North Korean hackers exploited Chrome zero-day for 6 weeks
Google researchers say a Chrome zero-day bug stemming from a use-after-free error was exploited by North Korean hackers against both media and financial targets earlier this year.
Google discovered hackers based in North Korea spent weeks exploiting a zero-day remote code execution flaw in Chrome earlier this year.
Google's Threat Analysis Group (TAG) posted a disclosure report explaining how the authoritarian regime was able to prey on the bug to exploit multiple targets for both financial and intelligence attacks for weeks before the bug was patched.
The Chrome zero-day vulnerability, listed as CVE-2022-0609, is a use-after-free bug in Google's browser that allows attackers to place malicious code inside vulnerable memory locations. This would potentially result in remote code execution. The bug was patched in Chrome 98.0.4758.102, and rebooting the browser will apply the update for most users.
Before the patch was issued, however, the attackers spent weeks pulling off a number of covert operations between January 4 and February 14.
Adam Weidemann, a researcher with TAG, said that the reclusive authoritarian regime used the flaw to carry out a pair of operations that would boost its government's resources.
"We suspect that these groups work for the same entity with a shared supply chain, hence the use of the same exploit kit, but each operate with a different mission set and deploy different techniques," Weidemann wrote.
"It is possible that other North Korean government-backed attackers have access to the same exploit kit."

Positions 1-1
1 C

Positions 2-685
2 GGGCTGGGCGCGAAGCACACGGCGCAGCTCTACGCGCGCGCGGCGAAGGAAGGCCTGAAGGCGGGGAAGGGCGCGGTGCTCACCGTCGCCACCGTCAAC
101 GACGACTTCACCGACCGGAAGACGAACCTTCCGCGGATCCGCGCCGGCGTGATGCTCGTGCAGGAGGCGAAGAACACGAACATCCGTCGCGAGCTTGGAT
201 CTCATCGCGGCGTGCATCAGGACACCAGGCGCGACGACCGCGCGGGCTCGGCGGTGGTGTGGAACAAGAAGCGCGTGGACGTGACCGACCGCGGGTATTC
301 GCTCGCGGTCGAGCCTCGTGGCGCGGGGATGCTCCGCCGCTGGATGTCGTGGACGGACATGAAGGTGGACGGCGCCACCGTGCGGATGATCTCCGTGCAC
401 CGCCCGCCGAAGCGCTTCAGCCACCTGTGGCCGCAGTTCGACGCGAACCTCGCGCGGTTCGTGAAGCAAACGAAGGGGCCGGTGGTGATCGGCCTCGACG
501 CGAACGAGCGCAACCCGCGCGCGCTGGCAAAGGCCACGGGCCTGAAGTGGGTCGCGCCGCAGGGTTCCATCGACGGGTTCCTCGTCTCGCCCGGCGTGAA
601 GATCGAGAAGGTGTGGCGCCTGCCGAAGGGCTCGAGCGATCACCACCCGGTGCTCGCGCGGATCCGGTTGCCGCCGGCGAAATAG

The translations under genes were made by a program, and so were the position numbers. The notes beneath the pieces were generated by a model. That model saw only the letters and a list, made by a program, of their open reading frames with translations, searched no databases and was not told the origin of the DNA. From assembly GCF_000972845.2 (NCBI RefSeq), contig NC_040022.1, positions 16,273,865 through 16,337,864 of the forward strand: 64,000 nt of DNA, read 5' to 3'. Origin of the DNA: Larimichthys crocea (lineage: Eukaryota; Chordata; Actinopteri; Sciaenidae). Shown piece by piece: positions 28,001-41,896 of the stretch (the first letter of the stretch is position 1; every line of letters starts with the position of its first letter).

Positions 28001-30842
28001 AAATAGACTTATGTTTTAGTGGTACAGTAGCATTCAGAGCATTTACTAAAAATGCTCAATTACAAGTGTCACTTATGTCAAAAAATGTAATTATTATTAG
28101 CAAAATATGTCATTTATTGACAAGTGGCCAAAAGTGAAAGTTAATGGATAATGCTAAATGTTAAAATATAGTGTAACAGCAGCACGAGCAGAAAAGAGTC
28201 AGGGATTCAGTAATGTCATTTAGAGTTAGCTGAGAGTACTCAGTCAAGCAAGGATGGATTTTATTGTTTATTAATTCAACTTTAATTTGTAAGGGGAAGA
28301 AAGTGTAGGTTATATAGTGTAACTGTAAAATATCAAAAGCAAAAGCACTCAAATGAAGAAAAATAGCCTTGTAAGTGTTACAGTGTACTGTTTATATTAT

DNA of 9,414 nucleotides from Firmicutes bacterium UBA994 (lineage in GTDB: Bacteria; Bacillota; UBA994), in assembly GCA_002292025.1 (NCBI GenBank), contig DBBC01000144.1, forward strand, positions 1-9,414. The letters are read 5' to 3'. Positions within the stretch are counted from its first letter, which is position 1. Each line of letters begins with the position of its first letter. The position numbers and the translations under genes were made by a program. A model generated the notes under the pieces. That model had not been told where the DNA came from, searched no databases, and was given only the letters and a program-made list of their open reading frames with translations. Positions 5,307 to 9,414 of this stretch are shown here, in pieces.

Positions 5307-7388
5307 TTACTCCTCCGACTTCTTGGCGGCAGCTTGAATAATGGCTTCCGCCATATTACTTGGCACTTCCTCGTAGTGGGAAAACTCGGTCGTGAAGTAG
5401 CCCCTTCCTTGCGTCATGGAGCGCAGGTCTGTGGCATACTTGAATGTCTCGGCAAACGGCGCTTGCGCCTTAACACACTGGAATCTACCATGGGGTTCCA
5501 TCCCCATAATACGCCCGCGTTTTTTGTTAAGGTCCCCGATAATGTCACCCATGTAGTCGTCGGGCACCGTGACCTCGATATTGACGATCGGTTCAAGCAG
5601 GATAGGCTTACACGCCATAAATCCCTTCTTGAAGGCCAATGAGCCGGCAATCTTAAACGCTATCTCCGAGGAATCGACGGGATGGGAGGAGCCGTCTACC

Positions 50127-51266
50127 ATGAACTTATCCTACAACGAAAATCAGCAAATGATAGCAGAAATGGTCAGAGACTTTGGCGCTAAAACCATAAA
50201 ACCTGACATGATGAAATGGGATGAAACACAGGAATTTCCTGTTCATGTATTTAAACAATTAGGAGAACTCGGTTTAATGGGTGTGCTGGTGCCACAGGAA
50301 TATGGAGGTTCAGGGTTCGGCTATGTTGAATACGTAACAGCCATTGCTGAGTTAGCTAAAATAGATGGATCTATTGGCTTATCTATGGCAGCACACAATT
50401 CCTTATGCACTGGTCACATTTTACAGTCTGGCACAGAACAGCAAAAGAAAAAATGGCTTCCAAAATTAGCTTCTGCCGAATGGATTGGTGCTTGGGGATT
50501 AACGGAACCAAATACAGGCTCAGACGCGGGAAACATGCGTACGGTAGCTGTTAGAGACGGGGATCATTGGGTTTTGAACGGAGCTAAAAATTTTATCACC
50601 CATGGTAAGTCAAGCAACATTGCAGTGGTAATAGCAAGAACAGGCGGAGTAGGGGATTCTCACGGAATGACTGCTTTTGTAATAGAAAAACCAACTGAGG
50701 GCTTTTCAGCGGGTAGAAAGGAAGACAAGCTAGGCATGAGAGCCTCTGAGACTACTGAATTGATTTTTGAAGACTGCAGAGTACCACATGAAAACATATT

In the first case, the attackers aimed to target news media and IT companies. The target was not the news content itself, but rather the infrastructure.
Using company names such as Disney and Variety, the hackers used job-seeking emails to bring targets to lookalike domains that would use iframes to install the malware via exploits written into the iframes. From there, the victims would be fed data-seeking malware.
The second attack was focused on the financial sector. Specifically, the North Korean attackers were looking to get into the systems of at least 85 different users who were connected to various cryptocurrency platforms.
Again, the aim of the attackers was to redirect users to a compromised site where an exploit script was executed against the Chrome flaw to install remote access malware.
According to Google, however, Chrome was not the only target in those attacks, as other platforms were also exploited.
"Although we recovered a Chrome RCE, we also found evidence where the attackers specifically checked for visitors using Safari on MacOS or Firefox (on any OS), and directed them to specific links on known exploitation servers," Weidemann said.
Despite being a reclusive and low-tech regime, North Korea has fostered a prolific hacking operation that has specialized in financial heists and stealing cryptocurrency in operations that can circumvent financial sanctions.